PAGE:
How Do I Handle 4×5 Sheet Film in the Dark?
So you’ve purchased your first 4×5 camera (like the Crown Graphic pictured below) and some film holders, how do you handle 4×5 sheet film? How do you know what side to load in your film holders? You may have other questions like how is sheet film packaged inside the box? More importantly you may ask, what does it feel like in the dark? Do different manufacturers package differently? What about once the film is shot? What is the best way to pack exposed sheets back up for shipping them out to a lab? Put them back in the box? Or do you prefer a different method?
For the most part, sheet film comes packaged very similarly between manufacturers. The film will come in a three stage box; the top lid, a bottom receiving lid, and an internal lid containing a light tight bag of film. Depending on the brand of film, the bag will be black plastic or a foil envelope. Inside the envelope, the sheet film will be sandwiched between two pieces of cardboard of the same size of the film. Again, different brands may have different pieces of cardboard (two pieces or one long v-fold piece). Once inside the envelope, locate the film’s code notch. This will be located on the edge of the sheet film, either upper right hand corner or bottom left hand corner. Keep the code notch oriented in one of those two positions (I always use upper right) to assure the film is loaded emulsion side up, otherwise, you’ll be doing some very expensive red scale photography.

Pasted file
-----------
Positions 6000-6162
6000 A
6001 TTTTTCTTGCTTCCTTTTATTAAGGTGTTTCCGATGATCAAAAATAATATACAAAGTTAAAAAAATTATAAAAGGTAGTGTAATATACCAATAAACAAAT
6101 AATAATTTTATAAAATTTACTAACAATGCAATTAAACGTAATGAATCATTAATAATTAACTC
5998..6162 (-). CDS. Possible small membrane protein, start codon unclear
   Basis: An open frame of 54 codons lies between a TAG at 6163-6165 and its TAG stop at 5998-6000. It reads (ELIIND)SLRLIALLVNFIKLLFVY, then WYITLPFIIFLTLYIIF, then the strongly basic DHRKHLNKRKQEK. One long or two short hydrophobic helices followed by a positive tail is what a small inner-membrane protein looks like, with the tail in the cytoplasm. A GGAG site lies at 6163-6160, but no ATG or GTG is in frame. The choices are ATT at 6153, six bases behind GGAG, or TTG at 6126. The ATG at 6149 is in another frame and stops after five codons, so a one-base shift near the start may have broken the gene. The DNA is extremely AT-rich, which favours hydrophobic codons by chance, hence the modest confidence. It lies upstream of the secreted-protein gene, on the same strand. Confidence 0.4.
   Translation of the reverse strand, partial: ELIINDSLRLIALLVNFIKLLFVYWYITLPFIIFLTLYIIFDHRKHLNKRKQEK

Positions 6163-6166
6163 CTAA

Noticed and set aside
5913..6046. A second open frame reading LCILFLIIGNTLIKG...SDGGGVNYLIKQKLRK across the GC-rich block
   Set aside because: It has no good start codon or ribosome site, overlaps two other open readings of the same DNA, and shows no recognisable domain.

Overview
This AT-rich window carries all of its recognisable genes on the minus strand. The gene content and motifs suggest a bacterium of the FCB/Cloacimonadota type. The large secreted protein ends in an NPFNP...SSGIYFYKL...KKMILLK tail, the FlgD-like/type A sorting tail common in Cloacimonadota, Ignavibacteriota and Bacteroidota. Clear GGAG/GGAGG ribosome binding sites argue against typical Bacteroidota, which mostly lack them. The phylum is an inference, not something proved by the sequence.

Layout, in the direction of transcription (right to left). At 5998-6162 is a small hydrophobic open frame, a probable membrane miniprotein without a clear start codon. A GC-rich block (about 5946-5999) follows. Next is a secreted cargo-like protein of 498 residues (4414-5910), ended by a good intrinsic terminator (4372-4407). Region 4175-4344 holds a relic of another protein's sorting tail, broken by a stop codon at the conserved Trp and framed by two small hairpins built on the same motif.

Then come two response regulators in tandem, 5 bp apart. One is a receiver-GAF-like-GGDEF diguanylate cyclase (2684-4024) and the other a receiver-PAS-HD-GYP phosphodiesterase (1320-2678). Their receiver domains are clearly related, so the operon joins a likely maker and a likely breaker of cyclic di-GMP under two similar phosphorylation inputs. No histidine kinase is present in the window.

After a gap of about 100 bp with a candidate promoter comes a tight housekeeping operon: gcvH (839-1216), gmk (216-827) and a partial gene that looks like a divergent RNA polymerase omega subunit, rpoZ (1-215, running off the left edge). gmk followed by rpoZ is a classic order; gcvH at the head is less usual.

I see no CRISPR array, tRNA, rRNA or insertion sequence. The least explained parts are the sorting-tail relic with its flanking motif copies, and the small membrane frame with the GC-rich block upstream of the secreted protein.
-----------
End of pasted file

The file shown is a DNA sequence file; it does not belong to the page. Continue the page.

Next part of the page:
As for unloading and shipping sheet film, NEVER THROW FILM BOXES AWAY! They are incredibly useful for storing film yet to be processed, storing processed negatives, and all-around organization. Same goes for those pieces of cardboard and light tight bags. Before I ship sheet film, I make sure to load the film back in the bag just as I found it when it was unloaded for shooting, cardboard, dark bag, and all. Then, to make sure I don’t confuse the film with other unexposed film, I tape up the box with masking tape and label the box with a permanent marker. Try not to mix different types of film, especially if you want to minimize the chance for errors from your lab (again, another great reason to not throw out boxes).
The same applies to other sizes of large format film too. Other than that, have fun and shoot some sheet film!
If you have any other questions about large format or anything film related, please feel free to ask. I can be reached at firstname.lastname@example.org
Mat Marrash is the FPP’s resident large format expert. He’s been working with 8×10 cameras nonstop for the last seven years, and has been dreaming of the day something like this would happen.
FPP’s Intro To Large Format Videos:
Crown Graphic #1 – http://youtu.be/MNafRnLLytA
Crown Graphic #2 – http://youtu.be/yZfzEptWngo
Wista 4×5 Camera – http://youtu.be/-Ns_hSglnJ0
Where can I get my Large Format Film Processed? The Darkroom, of course! http://thedarkroom.com/
Where can I purchase 4×5 film? The FPP On-Line Store! – https://filmphotographystore.com/collections/4×5-sheet-film